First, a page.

I've got a tall tree in the backyard that we use to practice belaying / abseiling (rappelling). However, the lowest part of the trunk does not have any branches until up to 20' / 6m, so we use a lean-on ladder. Which is a shame because I'd rather climb those feet and not "waste" them!

What would be the best way to attach wall climbing hand holds or any other things that could give us a challenge but without harming the tree (I don't want to put thick and long anchors inside a living trunk)?

So here's what I'll do. As advised by @Jory Geerts, I'll build a round-the-trunk planked miniwall. Meanwhile I've anchor-hitched 30 feet of 10mm static rope to the lowest branch and we Texas prusik it! Great practice and workout (the transfer from the rope to the tree branches is the hardest part)!

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    Lateral: leave a thick rope attached and climb that - like a gym rope. Commented May 19, 2020 at 16:22

3 Answers 3


You can bolt the holds onto a (strong) wooden plank and use a ratchet lashing strap to attach the plank to the tree. Better yet: use two. One at the top of the plank and one at the bottom.

You will probably want to add some padding to protect the tree. You can place a rubbery "block" on the plank at the places where you put the strap. This way the thing getting pushed into the tree is something (relatively) soft. Padding between the rest of the strap and the tree isn't needed for the (fairly small) force this will put on the trunk of the tree.

I recommend removing the plank or at least loosening the strap if you're not going to use it for a while to ensure the tree can grow.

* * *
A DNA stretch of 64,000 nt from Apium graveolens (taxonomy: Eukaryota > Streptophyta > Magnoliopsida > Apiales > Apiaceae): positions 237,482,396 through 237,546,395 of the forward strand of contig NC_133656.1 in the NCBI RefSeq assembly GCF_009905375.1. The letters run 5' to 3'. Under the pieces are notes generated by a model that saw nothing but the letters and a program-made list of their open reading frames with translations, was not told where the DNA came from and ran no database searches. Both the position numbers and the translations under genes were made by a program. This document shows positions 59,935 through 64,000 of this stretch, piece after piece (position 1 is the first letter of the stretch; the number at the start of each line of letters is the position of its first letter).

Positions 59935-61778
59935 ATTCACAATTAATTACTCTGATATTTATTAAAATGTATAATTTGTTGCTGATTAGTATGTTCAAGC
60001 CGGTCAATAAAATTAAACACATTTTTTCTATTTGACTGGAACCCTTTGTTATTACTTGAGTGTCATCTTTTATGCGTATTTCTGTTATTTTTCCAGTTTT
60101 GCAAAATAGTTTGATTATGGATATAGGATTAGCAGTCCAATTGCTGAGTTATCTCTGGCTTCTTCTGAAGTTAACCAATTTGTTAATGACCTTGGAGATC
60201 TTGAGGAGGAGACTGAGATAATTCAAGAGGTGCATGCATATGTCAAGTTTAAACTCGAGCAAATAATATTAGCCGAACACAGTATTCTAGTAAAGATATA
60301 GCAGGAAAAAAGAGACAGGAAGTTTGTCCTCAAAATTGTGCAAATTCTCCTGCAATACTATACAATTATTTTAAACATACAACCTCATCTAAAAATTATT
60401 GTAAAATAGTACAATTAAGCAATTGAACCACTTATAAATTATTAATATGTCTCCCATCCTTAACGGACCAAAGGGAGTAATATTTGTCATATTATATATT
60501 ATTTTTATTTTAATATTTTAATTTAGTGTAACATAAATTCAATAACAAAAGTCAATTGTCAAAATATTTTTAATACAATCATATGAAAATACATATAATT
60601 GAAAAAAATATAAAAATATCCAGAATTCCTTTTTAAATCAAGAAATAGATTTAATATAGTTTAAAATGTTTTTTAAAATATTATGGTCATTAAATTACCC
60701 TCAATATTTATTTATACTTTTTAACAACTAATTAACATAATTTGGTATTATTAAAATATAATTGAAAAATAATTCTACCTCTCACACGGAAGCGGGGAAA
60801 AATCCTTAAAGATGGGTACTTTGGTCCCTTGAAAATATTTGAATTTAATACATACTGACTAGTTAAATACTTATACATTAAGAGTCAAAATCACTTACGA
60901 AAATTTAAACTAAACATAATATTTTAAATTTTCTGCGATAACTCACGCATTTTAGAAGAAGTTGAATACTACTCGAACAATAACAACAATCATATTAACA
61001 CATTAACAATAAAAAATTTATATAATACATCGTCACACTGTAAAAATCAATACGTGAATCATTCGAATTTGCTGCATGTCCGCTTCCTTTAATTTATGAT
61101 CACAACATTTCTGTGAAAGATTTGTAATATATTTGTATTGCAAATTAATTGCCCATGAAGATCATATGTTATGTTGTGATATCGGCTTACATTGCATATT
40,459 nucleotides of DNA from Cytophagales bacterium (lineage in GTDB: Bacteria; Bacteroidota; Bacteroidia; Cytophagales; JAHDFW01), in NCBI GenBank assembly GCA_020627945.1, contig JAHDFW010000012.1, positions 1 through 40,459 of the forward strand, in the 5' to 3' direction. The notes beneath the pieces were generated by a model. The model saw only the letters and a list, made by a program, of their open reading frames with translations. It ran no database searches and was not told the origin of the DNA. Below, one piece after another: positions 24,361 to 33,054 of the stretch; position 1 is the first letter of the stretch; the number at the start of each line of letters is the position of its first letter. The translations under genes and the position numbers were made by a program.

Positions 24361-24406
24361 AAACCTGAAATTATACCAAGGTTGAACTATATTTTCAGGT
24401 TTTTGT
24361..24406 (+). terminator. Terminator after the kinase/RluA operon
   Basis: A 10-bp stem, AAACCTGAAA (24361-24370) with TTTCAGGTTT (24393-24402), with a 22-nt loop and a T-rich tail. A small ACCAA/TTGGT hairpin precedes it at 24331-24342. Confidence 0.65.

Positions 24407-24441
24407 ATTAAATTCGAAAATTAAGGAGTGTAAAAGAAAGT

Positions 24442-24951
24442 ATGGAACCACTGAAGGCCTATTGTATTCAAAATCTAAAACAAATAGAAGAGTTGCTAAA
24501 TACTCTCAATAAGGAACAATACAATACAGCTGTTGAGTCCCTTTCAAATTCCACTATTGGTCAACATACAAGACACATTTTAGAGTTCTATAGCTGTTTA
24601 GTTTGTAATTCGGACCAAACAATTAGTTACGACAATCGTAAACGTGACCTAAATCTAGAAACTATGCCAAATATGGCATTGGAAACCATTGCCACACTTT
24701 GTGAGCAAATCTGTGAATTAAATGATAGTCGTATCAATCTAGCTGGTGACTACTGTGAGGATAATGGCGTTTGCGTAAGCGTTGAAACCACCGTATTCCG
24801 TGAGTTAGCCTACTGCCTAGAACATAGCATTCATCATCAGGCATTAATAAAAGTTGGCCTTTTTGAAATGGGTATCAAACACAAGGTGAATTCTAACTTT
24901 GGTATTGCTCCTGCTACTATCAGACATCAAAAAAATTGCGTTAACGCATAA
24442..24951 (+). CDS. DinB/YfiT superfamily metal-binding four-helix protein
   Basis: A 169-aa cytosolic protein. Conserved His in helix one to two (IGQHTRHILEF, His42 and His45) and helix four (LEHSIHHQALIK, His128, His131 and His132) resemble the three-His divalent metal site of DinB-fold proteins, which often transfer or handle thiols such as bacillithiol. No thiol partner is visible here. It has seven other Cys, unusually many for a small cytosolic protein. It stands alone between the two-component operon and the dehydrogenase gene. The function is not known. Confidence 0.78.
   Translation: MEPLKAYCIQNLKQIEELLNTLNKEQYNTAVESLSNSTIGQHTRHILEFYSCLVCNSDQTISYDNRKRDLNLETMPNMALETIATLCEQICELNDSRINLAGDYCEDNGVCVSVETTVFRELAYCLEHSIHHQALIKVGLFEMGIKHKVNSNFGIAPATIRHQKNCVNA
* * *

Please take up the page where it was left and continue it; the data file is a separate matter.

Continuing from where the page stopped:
Whatever you use could have some impact on the tree, but your best bet is likely to be a combination of slings, either tightly round the trunk to hang handholds from, or alternatively, ropes from your lowest branches to take the weight, with slings round the trunk solely for locating the handholds.

On a slight tack, you could use a cargo net or knotted rope - they'd still give you something to climb.


In all my research and experience, the single thing NOT to do with a tree is to lash or strap anything around its trunk/limbs. The outer layer of tree cells is where new growth occurs and nutrients travel throughout the whole thing, so strapping or tying anything around the trunk/limbs will strangle it and do real harm. So, I always advise to attach things to a tree with a few fasteners (bolts, screws) which puncture through the outer layer into deeper wood. This significantly reduces the surface area affected by your attachment.

Take a look at any high ropes or zipline or canopy tour course, and everything (and I mean EVERYTHING) is attached to the trees via fasteners, never by being tied/strapped on. This includes the wires and ropes for the course, as well as any platforms or construction. It all comes down to bolts and giant hardware fasteners, if the people know what they're doing at all.

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